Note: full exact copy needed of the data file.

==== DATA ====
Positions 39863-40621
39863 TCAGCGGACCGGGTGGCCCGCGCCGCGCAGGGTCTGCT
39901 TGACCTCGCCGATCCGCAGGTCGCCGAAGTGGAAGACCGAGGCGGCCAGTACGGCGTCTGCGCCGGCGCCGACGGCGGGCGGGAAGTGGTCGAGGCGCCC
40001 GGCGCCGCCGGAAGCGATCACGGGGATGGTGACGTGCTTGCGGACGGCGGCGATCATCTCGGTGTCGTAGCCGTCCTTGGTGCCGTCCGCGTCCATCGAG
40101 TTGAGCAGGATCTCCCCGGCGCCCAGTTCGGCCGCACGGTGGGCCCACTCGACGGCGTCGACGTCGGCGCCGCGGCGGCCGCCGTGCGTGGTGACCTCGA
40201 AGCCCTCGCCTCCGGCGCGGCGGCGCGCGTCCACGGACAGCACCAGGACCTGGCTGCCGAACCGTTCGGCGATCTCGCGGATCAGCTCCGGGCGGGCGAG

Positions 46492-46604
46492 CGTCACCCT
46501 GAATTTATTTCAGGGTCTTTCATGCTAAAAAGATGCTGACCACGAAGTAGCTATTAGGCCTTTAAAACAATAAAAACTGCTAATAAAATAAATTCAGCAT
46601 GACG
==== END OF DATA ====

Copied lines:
Positions 39863-40621
39863 TCAGCGGACCGGGTGGCCCGCGCCGCGCAGGGTCTGCT
39901 TGACCTCGCCGATCCGCAGGTCGCCGAAGTGGAAGACCGAGGCGGCCAGTACGGCGTCTGCGCCGGCGCCGACGGCGGGCGGGAAGTGGTCGAGGCGCCC
40001 GGCGCCGCCGGAAGCGATCACGGGGATGGTGACGTGCTTGCGGACGGCGGCGATCATCTCGGTGTCGTAGCCGTCCTTGGTGCCGTCCGCGTCCATCGAG
40101 TTGAGCAGGATCTCCCCGGCGCCCAGTTCGGCCGCACGGTGGGCCCACTCGACGGCGTCGACGTCGGCGCCGCGGCGGCCGCCGTGCGTGGTGACCTCGA
40201 AGCCCTCGCCTCCGGCGCGGCGGCGCGCGTCCACGGACAGCACCAGGACCTGGCTGCCGAACCGTTCGGCGATCTCGCGGATCAGCTCCGGGCGGGCGAG

Positions 46492-46604
46492 CGTCACCCT
46501 GAATTTATTTCAGGGTCTTTCATGCTAAAAAGATGCTGACCACGAAGTAGCTATTAGGCCTTTAAAACAATAAAAACTGCTAATAAAATAAATTCAGCAT
46601 GACG